2012 Gulf Coast Westsail Rendezvous

Legend Point Marina
1300 Marina Bay Dr,
Clear Lake Shore, TX 77565

October 12 - 14, 2012

Thank you to Todd and Jennifer Johnson - the new owners of Morning Sun W32 #514 for all their work hosting the rendezvous in the Legend Point Marina, Clear Lake Houston, TX.  There were 5 Westsails in attendance plus about six other owners and two "Wanabees" looking to buy - according to Bud.  Sounds like they all had fun.

Tate McDaniel shares his blog with members - below is a reprint with permission...  

Gulfcoast Westsail Rendezvous 2012

by Tate

I know everyone is probably looking for more hammers and hacksaws and shiny new rigging parts but I'm afraid I'll have to disappoint you by hauling off and making a post on an unrelated topic.  You see, this weekend was a Westail rendezvous in Kemah TX.  Its basically just a gathering of people of that own or have an interest in the Westsail boats.   They happen all over the country but this was the first one that has come about near us.  Of course we had to attend!

So this weekend we packed our bags and stashed our dogs at relatives houses.  We made haste down to Texas to see what all this hub-bub was about.  Dani and I were very much looking forward to meeting and perhaps being able to sail on other boats like our own.  We also wanted to make the run to talk to Bud Taplin from whom we are going to order most of the parts required for our rigging project.

We arrived Friday night for the meet and greet.  It was great to finally be able to converse with other people that had the exact same type of boat and the exact same type of problems with those said boats.  We caught up with Bud and generally had a great time with everyone.

It turned out that the marina we visited had 3.5 Westsails slipped there.  3.5 is a weird number when counting boats.  The first boat we noticed when we pulled up was sort of a curiosity.  It looked sort of like a Westsail 32.  Sort of.  We later discovered that it was a Kendall hull but with a Westsail deck.  Kendalls were the boats that came before the Westsails.  What a unique craft.  Owned by a man named Wayne I believe.

But there wasn't much time to look at it.  Instead we gathered in the marina clubhouse for drinks and talk and generally had a good time getting acquainted with everyone.   Here I am having too much rum and obnoxiously interrupting Gary, or so Dani told me.  Sorry Gary and Bud.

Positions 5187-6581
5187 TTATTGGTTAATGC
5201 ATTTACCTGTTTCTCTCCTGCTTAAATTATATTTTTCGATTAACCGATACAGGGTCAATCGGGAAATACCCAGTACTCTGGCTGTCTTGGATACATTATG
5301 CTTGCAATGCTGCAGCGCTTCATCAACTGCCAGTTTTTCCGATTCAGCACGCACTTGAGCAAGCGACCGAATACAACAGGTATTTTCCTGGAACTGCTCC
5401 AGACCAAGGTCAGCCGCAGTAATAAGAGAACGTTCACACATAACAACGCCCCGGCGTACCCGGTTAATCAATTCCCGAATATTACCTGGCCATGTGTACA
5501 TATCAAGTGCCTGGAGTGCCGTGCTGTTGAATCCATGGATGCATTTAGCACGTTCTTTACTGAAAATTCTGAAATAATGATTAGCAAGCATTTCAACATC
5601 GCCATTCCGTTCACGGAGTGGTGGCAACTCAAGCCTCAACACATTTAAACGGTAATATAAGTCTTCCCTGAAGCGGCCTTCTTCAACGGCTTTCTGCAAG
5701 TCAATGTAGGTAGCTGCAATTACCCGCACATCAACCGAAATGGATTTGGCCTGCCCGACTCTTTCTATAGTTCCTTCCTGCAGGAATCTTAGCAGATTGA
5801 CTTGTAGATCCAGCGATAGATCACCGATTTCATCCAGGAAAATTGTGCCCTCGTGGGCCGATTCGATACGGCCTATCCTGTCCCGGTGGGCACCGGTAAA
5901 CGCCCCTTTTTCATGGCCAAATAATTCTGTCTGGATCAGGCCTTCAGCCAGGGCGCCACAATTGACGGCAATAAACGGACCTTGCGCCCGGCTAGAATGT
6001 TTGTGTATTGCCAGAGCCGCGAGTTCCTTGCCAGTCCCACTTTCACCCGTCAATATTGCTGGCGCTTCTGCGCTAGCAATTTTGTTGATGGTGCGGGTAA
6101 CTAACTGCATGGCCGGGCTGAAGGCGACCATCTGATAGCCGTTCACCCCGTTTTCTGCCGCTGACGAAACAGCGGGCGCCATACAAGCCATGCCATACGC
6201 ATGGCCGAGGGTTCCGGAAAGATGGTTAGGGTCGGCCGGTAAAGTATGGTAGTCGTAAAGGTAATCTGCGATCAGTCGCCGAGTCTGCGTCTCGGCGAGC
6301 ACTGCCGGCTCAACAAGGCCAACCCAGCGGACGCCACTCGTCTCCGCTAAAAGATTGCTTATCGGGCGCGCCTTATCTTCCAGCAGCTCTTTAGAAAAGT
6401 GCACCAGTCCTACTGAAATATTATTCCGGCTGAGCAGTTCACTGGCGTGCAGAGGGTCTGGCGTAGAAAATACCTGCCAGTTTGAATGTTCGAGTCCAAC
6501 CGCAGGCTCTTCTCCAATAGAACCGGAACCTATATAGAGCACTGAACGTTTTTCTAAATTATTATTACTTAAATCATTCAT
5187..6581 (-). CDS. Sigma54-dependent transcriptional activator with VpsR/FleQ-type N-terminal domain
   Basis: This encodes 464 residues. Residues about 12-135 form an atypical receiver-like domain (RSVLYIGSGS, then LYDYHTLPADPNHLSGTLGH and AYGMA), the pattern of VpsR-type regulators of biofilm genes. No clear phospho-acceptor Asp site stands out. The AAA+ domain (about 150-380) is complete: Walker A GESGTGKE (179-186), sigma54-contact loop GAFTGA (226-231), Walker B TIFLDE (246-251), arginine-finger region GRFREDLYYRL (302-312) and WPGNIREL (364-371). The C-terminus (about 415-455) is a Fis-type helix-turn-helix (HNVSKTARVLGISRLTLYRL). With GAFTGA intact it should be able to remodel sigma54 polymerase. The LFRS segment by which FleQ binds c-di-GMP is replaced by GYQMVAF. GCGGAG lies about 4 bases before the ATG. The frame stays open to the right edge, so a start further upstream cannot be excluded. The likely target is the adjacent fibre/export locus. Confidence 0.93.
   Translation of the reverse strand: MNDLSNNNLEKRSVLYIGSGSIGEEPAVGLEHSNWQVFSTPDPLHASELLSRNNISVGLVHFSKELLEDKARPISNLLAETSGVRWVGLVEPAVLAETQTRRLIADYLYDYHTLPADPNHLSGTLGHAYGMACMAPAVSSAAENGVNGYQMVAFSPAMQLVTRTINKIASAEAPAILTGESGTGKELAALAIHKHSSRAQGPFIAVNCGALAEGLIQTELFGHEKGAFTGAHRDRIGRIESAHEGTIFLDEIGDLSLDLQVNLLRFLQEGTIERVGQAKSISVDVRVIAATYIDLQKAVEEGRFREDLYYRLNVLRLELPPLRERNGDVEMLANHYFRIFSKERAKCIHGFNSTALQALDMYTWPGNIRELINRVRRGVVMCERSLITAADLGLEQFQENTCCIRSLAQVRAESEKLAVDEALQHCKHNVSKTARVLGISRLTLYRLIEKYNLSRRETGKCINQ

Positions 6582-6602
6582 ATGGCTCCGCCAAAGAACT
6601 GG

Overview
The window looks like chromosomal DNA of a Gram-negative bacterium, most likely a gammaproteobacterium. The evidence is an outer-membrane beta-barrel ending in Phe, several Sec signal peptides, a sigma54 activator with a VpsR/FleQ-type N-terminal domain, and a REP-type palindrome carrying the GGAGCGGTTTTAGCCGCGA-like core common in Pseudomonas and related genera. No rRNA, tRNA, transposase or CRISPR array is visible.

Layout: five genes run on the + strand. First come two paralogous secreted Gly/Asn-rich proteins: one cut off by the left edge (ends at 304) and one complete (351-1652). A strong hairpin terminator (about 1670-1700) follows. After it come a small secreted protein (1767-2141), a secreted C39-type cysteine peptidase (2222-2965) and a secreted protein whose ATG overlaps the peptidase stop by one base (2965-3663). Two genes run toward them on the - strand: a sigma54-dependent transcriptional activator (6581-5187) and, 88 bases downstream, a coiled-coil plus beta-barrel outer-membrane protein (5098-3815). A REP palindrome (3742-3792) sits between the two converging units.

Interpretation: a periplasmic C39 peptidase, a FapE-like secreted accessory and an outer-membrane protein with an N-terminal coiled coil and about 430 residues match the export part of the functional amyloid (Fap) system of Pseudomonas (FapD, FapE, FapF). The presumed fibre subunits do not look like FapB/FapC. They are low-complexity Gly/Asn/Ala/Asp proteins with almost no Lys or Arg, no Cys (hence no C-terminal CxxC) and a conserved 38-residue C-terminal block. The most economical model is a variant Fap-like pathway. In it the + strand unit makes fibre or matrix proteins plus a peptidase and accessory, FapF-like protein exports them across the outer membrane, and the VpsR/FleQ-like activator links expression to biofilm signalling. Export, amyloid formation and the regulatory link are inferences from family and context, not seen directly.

That is Bud on my left, Gary from Sabbatical on my right, Roan from Adelante across from me and off to the left side is Todd of Morning Sun, our host.

It was a lot of fun, but the real excitement was set for the next day when we would "Westsail the bay."  The wind was forecast for 17mph which of course invoked wailing out of Dani... "But but but what if they don't want to go out??!"  We had a lengthy discussion about wind force which led to the idea that the force of the wind is a square.  So 25mph is about double the force of a 15mph.  That gave Dani an idea of what type of conditions we'd be looking at.  She is quite familiar with the feel of 25 mph winds.  However, it did little to settle her heart since most of the boats around our parts won't go out in those conditions.

Then again... It is a convention of Westsails.   So the decision was made to go out anyway despite the breeze.  Which of course pleased Dani to no end.  Lord how that girl likes to sail.

The day started out with Todd and I having a long discussion about their boat, Morning Sun.  A beautiful boat that Todd had just had rerigged.  I was envious looking at all of the shiny new metal.  He had also painstakingly removed his teak decking and epoxy filled each screw hole one by one.  It must have taken a lifetime to do.

I badly wanted to go out with him, but his boat quickly filled to capacity and Dani said that Adelante was also going to go out and needed more crew to go.  So I transferred over.  Its hard not to follow a pretty face.